“In celebration of Burn Your Mask Day we decided to spread some freedom dust over the shoppers and employees of Target!” the YouTube caption said. The small group of anti-maskers approached customers inside the store. “We’re Americans, breathe,” a woman yelled. “It’s all a lie!” Another woman screamed that a customer should take the mask off. “You don’t need it,” she said.
If a guest complied, the group cheered. Federal health officials have said masks could effectively halt the spread of COVID-19 and have begged the public to embrace them. Robert Redfield, director of the Centers for Disease Control and Prevention, told a committee of U.S. senators on Wednesday that a simple face covering could be more effective than a vaccine in protecting people from the virus. Nelson has been involved with previous protests related to the coronavirus pandemic. He staged a protest against beach closures on the Fourth of July. He shouted about restrictions being intrusions on citizens’ Fourth Amendment rights during a Broward County news conference.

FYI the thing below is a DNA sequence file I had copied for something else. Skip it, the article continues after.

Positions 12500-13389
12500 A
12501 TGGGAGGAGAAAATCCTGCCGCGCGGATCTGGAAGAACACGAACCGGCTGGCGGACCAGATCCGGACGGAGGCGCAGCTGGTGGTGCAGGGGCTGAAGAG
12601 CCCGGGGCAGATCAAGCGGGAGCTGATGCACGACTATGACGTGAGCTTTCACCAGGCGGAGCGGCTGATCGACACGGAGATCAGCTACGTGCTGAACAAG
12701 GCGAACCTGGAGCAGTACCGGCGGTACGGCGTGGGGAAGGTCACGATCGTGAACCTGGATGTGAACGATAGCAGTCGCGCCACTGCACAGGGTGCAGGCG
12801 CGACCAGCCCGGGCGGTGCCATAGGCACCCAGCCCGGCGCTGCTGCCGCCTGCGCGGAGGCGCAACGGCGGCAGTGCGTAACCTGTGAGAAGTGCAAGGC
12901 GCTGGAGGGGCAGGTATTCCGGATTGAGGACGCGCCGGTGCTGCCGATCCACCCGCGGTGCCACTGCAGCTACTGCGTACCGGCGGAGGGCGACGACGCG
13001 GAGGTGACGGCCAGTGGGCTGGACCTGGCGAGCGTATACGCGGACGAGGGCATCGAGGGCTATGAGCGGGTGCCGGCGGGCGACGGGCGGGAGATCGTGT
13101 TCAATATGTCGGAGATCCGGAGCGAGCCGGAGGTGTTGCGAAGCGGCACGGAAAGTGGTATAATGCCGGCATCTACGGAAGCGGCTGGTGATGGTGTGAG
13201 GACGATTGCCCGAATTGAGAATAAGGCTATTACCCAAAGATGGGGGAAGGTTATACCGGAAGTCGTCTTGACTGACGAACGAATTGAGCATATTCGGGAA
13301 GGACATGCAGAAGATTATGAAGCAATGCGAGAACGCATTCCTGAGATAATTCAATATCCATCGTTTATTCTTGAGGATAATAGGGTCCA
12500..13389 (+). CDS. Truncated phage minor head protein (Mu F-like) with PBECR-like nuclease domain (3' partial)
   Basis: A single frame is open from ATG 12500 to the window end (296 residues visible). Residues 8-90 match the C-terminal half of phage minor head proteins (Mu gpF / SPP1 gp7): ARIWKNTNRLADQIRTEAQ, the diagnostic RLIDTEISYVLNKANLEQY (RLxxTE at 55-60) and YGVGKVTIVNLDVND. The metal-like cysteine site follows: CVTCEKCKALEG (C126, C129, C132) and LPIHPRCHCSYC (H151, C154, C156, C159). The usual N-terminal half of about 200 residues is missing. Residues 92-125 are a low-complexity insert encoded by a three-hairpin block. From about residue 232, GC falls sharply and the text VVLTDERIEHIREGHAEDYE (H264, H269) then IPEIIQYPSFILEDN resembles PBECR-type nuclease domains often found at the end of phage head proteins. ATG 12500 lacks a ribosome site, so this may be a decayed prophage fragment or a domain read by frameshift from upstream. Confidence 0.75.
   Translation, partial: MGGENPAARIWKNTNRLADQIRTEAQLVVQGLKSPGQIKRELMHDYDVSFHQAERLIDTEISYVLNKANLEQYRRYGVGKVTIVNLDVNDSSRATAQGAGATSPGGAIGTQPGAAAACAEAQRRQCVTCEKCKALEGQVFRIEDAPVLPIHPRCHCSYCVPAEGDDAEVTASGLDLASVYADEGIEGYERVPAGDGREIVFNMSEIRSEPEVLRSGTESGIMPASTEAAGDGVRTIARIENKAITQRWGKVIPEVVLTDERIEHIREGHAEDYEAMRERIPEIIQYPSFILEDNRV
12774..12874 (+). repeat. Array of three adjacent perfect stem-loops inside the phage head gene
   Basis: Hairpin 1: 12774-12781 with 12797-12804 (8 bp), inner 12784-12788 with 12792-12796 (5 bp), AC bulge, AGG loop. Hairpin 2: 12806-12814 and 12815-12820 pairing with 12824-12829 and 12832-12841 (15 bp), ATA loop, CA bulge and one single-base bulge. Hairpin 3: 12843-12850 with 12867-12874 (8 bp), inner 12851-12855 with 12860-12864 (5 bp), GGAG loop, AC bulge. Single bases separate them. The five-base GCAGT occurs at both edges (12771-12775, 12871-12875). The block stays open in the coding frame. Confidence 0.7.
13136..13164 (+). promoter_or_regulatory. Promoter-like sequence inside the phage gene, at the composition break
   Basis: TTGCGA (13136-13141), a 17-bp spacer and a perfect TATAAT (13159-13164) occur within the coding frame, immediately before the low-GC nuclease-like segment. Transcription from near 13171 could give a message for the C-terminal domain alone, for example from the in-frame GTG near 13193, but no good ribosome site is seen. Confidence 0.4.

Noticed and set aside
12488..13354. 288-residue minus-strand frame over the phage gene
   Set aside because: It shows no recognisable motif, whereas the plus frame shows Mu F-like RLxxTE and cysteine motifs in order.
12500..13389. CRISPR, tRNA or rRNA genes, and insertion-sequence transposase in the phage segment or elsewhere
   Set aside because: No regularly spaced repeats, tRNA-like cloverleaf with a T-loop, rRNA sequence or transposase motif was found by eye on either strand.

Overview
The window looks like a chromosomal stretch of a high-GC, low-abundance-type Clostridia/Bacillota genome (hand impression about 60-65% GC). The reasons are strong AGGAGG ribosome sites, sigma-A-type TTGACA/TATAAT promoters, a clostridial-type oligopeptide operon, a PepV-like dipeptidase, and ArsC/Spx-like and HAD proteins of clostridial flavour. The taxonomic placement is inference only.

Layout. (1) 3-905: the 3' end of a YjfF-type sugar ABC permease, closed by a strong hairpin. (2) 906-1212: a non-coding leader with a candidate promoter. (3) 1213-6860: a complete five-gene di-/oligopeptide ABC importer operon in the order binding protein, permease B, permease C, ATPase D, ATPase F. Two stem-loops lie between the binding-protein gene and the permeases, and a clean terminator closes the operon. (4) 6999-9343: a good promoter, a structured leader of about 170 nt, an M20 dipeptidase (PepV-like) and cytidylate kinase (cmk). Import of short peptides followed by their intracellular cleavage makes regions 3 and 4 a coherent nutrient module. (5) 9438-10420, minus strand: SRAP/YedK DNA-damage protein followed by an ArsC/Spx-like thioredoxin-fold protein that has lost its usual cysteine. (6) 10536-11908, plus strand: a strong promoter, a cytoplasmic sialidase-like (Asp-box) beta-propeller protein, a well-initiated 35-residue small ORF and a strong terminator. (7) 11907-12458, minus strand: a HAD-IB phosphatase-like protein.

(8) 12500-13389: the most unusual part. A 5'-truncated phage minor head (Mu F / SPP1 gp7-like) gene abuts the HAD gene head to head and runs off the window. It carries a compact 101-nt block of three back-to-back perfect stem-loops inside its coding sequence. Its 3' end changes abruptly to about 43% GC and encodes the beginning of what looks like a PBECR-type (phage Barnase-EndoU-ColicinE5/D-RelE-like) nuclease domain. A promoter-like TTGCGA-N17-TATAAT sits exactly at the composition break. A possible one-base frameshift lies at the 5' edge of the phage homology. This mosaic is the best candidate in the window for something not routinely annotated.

Police asked him to leave, saying he was causing a disturbance. He initially resisted but complied after an officer ordered him to place his hands behind his back. Three people were identified on video and the county mailed them $100 citations for failing to wear facial coverings in public spaces to help curb the spread of COVID-19, Broward County spokeswoman Margaret Stapleton told the newspaper. “Any additional participants from the video that are able to be identified will also receive $100 citations in the mail,” she said.
Interim Assistant Police Chief Frank Sousa said the group was gone when officers arrived. But he told the newspaper the protesters had entered the store with their masks on. Danielle Schumann, a Target corporate spokeswoman, said Target requires shoppers to wear masks inside stores. The protesters were asked to leave “after they removed their masks and became disruptive and rude to other shoppers,” she said. Nelson told the Sun Sentinel he will continue to use the Twisted Sister song, despite Snider’s criticism. “It’s sad,” Nelson said. “It’s a great anthem about freedom and overcoming oppression.”